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5 Tips for Mental Health Month

A cute flower sock puppet makes a list in a notebook

You may have heard that May is Mental Health Awareness Month. Each May, we are asked to spread awareness of mental illness and the many ways it impacts our lives. However, May can also be a time to check in with ourselves and ask whether we are getting all the help we need. When we prioritize mental health in ourselves, we become better advocates for our communities.

Here are some mental health tips and strategies to help you make the most of May!

1. Reach out to friends and family.

As COVID-19 social distancing restrictions ease and more people become vaccinated, it is becoming possible to reconnect with friends and family you may not have seen in a year! It has been proven that a strong social support network improves mental health outcomes — in other words, maintaining your relationships with friends and family helps you identify all the people who will be in your corner when life gets tough (and vice-versa). That's a great feeling!

2. Work on improving your sleep.

Getting good sleep is one of the best things we can do for ourselves, and it starts with maintaining healthy habits around our sleeping routines. This can include turning off all devices like cellphones, laptops and tablets for an hour before bedtime, following a consistent sleep schedule every day and creating a comfortable, calming vibe in the bedroom that helps you relax and wind down before falling asleep. Ideal sleep schedules and bedtime routines can vary between each person, but it's worth it to experiment and figure out what works the best for you.

3. Learn how to ask your boss for a mental health day.

Once in a while, we all need an extra day away from work stress to focus on our mental health needs. In more and more workplaces, asking for a mental health day is as simple as asking for a regular sick day. Be sure to know your rights in your state and in your own workplace. You can share whatever information you are comfortable with when you ask, but for many bosses, just requesting a personal day is enough. When your request is approved, start thinking of how you'll choose to spend your day off — depending on your emotional needs, you might need a relaxing day on the couch, a recuperative walk in nature or a long phone call with your mom to start feeling better. 

4. Practice self-care in whatever ways feel most natural to you.

Self-care is different for everyone, but it is something we all need! It can take the form of exercise or pampering, journaling, meditation and mindfulness, creating art or enjoying nature. Some of our favorite self-care activities here at Cute But Crazy are subscribing to a new podcast, doing a yoga session, drinking a cup of tea or coffee, trying out a new recipe, going for a scenic bike ride and playing a musical instrument. What does self-care look like for you?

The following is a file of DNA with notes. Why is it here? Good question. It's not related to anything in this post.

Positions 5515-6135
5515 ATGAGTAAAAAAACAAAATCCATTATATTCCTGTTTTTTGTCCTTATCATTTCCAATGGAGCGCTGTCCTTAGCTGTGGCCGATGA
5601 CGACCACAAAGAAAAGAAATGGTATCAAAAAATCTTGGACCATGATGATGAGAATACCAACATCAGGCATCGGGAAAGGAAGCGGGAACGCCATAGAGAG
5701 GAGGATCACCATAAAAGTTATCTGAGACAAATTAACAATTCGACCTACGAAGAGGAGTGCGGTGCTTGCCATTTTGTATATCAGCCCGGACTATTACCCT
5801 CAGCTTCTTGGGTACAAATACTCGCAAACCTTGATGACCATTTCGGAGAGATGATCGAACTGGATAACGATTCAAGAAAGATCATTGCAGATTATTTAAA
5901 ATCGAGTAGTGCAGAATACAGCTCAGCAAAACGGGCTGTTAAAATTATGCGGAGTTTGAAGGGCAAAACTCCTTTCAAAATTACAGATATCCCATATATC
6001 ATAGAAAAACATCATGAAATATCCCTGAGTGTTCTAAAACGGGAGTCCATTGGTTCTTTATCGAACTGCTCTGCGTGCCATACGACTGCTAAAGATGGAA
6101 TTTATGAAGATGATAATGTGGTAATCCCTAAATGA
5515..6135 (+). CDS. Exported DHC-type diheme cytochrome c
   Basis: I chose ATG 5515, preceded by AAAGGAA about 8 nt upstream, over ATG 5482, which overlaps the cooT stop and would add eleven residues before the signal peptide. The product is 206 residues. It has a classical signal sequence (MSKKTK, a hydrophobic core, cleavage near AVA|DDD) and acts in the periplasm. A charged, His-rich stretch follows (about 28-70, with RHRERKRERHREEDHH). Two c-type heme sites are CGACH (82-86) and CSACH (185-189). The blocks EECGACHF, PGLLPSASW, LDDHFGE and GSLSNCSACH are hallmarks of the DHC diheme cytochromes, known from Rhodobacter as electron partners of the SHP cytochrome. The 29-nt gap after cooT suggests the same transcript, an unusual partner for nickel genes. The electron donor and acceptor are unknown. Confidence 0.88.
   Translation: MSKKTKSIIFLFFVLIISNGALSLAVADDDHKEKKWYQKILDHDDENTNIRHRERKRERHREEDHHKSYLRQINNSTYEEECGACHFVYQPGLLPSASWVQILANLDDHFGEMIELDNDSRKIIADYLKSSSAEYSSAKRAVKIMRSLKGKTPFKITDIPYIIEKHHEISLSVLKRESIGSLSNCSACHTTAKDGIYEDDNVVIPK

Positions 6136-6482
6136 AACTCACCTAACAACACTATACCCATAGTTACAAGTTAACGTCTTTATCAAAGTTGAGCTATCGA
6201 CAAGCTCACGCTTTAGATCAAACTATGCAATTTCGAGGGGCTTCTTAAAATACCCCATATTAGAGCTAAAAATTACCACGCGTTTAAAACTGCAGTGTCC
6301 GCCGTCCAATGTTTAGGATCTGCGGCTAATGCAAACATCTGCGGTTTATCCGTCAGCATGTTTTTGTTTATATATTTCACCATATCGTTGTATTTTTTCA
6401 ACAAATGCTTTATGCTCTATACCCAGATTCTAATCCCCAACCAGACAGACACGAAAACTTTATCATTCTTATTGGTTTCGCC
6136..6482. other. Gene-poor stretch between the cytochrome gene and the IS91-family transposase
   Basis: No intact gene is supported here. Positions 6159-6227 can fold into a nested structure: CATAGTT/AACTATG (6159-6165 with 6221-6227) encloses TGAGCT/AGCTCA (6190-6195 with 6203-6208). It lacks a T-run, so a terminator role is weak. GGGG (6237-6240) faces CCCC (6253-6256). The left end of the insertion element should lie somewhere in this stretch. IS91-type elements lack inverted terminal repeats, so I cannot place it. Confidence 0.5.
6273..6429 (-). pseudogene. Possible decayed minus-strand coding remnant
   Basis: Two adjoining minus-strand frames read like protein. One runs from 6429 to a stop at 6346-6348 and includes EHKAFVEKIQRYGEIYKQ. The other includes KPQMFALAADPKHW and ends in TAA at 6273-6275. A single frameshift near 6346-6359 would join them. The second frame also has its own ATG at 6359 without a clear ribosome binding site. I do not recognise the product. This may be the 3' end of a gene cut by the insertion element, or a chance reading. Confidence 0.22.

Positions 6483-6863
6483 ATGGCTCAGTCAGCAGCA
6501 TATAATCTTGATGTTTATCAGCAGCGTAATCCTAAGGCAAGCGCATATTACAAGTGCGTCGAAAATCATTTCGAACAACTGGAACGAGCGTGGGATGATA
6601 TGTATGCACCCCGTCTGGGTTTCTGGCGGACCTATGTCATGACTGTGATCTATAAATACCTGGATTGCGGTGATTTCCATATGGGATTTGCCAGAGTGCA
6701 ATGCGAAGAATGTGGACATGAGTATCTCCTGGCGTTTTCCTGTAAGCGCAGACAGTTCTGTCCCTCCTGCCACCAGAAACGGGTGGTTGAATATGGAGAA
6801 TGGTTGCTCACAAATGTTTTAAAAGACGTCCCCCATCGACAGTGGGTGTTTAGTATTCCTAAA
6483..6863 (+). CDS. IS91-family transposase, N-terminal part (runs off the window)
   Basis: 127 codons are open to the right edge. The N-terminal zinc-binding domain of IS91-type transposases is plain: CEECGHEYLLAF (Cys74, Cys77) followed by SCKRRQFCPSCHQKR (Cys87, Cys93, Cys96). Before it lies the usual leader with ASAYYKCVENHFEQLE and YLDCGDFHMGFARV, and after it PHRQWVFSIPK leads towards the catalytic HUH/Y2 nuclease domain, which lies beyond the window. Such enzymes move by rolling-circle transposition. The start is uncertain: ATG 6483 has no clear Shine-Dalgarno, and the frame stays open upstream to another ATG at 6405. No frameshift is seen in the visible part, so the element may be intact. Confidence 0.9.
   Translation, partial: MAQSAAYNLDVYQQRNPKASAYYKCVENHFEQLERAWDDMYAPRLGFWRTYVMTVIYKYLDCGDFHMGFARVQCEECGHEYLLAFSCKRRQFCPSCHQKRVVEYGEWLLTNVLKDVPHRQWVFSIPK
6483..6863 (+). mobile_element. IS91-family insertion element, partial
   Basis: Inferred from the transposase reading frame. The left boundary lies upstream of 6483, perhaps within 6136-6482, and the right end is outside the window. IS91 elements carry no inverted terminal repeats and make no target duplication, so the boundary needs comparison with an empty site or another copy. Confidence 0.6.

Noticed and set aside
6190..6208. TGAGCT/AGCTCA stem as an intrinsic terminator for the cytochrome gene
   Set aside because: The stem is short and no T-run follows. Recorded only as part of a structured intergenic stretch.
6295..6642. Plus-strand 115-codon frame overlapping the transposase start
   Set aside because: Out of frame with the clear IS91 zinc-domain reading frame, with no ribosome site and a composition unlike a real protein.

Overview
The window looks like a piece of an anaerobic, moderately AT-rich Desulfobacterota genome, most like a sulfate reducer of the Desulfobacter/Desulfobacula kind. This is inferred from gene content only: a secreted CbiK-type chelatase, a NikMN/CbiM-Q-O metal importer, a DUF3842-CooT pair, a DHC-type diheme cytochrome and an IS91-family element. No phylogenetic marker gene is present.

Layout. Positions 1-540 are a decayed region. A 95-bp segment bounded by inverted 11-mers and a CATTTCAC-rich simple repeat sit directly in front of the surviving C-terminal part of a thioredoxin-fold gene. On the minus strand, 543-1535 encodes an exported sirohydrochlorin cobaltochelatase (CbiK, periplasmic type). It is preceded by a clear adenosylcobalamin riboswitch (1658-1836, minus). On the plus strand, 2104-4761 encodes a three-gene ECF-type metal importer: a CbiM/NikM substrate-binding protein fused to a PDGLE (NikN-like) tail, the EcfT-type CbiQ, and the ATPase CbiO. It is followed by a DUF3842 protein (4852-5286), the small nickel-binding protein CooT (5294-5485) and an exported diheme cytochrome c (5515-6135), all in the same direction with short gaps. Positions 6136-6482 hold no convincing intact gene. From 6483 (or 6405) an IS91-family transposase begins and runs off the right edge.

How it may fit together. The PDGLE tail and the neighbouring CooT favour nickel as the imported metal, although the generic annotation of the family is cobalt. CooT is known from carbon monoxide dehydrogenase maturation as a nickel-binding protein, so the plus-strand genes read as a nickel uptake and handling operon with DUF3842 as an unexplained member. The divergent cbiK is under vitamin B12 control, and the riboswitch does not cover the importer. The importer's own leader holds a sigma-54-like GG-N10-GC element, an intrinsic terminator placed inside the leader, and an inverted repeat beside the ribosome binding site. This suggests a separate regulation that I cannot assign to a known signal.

5. Remember, “You Are Not Alone.”

This May, our partners at NAMI (the National Alliance on Mental Illness) are working to spread the message that “You Are Not Alone.”

One of the worst parts of a mental illness is feeling like you have to suffer in silence. “You Are Not Alone” means that there are other people who have been through what you're going through. One in five adults in the U.S. will experience a mental illness in a given year, so breaking down the stigma and feeling free to talk about our own experiences can go a long way to helping the people around us know that they are not alone.

Most importantly, this means that help is out there for you if you need it. NAMI is a great resource to find the mental health resources you need to heal and thrive. Nobody should have to feel alone in their mental health journey.

Cute But Crazy Socks gives 1% of all product sales to support mental health through our partnership with NAMI, the National Alliance on Mental Illness.

Andrea Farrell

Andrea Farrell is the lead buyer and content writer for Cute But Crazy Socks. She is a sock industry expert with over a decade of experience in socks retail, customer service, product selection, product development and customer behavior. Andrea leans on her degree in journalism from Western Washington University to write helpful articles on socks and hosiery, covering all topics from current fashion trends to sock jokes.

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